• Taking on managing my mom’s legal, financial, and medical care has been an astounding wake-up call to the lack of a social safety net for the aging in America, and the implications for my own generation.

    As a Gen Xer, I navigated the terrain of aging before I should have – before I even found my footing in adulthood.  By the time my mom turns 65 this summer, she will have already cycled through a half dozen retirement and elder care facilities.  With each move, her room got smaller, and we unloaded another tranche of material and emotional baggage.

    For us, like many families, the wake-up call came at crisis point.  Without long-term care insurance, my mom’s care was peaking at $11,000 a month – almost twice the average cost of American nursing homes.  Despite my parents’ responsible retirement planning, she was running out of money fast.

    During the real crisis period last spring and summer, my sister and I spent hours every day navigating legal, financial, and bureaucratic hurdles to make sure my mom was not kicked out on the street.  Our elder law attorney became our ‘frenemy’ – for months we were completely subservient to her daily email whip, making sure we didn’t slip up.

    When we did, it was like a game of Chutes and Ladders: we’d slide down to the beginning and start from scratch with new sets of paperwork. Often, by then, policies had changed, affecting the whole process.

    The process made us feel totally incompetent, triggering lifelong insecurities and anxieties.  It compromised our jobs and our relationships — with our parents, our partners, and each other.

    But there was a flipside.

    As we navigated my mom’s decline, we confronted the cycle of emotional baggage that shadowed our relationships with her, and her own relationship with her parents.  As we took over her financial and legal affairs, we were forced to get a grasp on our own relationships with money and planning.  As we coordinated between lawyers, social workers, and care givers, we opened new communication channels, with her and the rest of our family.  As we confronted decisions we were not remotely prepared for, we strengthened our patience and compassion.  She reciprocated as best she could.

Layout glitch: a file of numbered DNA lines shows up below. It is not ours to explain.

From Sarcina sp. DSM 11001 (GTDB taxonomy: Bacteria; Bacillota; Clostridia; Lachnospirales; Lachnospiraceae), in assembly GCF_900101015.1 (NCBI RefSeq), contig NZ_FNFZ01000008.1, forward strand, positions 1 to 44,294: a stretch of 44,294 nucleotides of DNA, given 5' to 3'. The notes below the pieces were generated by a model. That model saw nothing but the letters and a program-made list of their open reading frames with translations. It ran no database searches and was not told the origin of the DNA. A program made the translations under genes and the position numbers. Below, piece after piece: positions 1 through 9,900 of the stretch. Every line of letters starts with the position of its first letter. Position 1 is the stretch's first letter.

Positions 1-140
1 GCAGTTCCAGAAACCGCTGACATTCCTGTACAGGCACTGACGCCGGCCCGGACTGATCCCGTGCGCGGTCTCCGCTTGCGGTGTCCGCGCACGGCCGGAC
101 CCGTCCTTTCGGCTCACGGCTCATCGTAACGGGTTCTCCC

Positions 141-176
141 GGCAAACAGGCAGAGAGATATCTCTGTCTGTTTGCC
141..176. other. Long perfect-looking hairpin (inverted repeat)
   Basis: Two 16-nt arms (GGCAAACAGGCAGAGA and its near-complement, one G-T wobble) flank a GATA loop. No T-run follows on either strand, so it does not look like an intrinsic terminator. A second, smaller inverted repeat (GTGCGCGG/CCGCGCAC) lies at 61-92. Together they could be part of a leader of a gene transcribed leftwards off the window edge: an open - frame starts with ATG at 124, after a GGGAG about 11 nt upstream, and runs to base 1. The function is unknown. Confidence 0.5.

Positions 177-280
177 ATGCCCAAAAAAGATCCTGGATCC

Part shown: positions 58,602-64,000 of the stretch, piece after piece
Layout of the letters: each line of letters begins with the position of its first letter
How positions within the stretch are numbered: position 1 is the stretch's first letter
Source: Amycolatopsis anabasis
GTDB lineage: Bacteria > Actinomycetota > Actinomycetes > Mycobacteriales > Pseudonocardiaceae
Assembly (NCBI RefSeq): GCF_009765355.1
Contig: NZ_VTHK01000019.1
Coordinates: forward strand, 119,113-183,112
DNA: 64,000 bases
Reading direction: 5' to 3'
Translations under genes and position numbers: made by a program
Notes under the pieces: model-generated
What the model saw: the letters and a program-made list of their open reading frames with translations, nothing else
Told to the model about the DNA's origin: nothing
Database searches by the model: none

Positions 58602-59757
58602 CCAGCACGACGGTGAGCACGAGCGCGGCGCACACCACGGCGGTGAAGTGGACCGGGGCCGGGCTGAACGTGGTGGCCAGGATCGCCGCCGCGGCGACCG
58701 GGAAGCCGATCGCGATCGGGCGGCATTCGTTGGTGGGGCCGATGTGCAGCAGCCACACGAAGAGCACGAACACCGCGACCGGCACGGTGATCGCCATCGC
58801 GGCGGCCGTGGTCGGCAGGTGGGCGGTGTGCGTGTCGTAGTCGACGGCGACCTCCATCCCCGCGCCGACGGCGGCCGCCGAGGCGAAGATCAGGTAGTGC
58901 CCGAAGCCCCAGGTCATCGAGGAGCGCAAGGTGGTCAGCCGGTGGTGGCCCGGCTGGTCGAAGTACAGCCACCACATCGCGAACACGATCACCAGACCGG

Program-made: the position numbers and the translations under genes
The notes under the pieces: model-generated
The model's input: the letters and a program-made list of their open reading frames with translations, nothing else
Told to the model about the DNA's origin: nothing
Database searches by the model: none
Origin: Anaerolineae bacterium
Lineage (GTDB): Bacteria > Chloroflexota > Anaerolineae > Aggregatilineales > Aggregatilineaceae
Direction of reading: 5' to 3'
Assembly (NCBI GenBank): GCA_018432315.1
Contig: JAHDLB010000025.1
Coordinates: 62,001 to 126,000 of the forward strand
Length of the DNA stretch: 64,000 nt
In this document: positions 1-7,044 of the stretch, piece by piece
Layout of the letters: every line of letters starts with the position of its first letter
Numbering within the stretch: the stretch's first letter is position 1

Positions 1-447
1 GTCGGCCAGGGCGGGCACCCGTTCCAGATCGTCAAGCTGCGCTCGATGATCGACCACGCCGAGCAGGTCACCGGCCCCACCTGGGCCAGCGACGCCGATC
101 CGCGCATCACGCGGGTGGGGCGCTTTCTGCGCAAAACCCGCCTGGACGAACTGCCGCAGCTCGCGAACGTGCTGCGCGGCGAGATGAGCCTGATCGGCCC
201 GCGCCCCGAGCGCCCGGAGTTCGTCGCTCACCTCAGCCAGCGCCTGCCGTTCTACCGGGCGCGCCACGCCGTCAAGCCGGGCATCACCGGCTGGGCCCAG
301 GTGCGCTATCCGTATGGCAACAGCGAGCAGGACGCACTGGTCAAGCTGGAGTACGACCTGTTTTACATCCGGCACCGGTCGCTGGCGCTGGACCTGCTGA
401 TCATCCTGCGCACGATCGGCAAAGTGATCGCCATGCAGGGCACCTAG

As Boomers enter the labyrinth of retirement and care planning and management, family members will inevitably find themselves facilitating complex eligibility and application processes, and bridging the gap with financial support.  Their adult children, like us, can expect to spend what amounts to weeks or even months of the calendar year sucked into the mire of this system.

    In the next twenty years, this phenomenon could easily double the losses to American businesses due to employees needing to care for aging loved ones – estimated by Metlife at $34 billion each year (about a third the Congressional Budget Office’s projected annual cost of the Obama Health Care Reform act.)

    In The Denial of Aging, Dr. Muriel R. Gillick argued that America’s social service infrastructure, by institutionalizing the division of the population into productive youth and used up elders, transformed our attitudes towards the aged from veneration to disdain.

    The Veneration Project is about counteracting that disdain, alleviating the burden and harnessing the potential of an aging society.

    To do that, we need to create open communication channels with our parents and peers about the implications of aging.

    Help us launch the project by introducing yourself and answering these three questions:

    1. When you think about aging (your parents’ or your own) what comes to mind?
    2. What are your toughest questions about aging – for your parents or peers?
    3. What support do you need to start talking to your parents about eldersabout aging – and move the conversation forward into concrete planning?

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    This entry was posted on Friday, May 6th, 2011 at 11:40 am and is filed under Policy & Business, Stories & Culture. You can follow any responses to this entry through the RSS 2.0 feed. You can leave a response, or trackback from your own site.
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    1. [...] aspects of aging in America – legal, financial, social and emotional.  My first blog post, Wake Up Call, explains [...]

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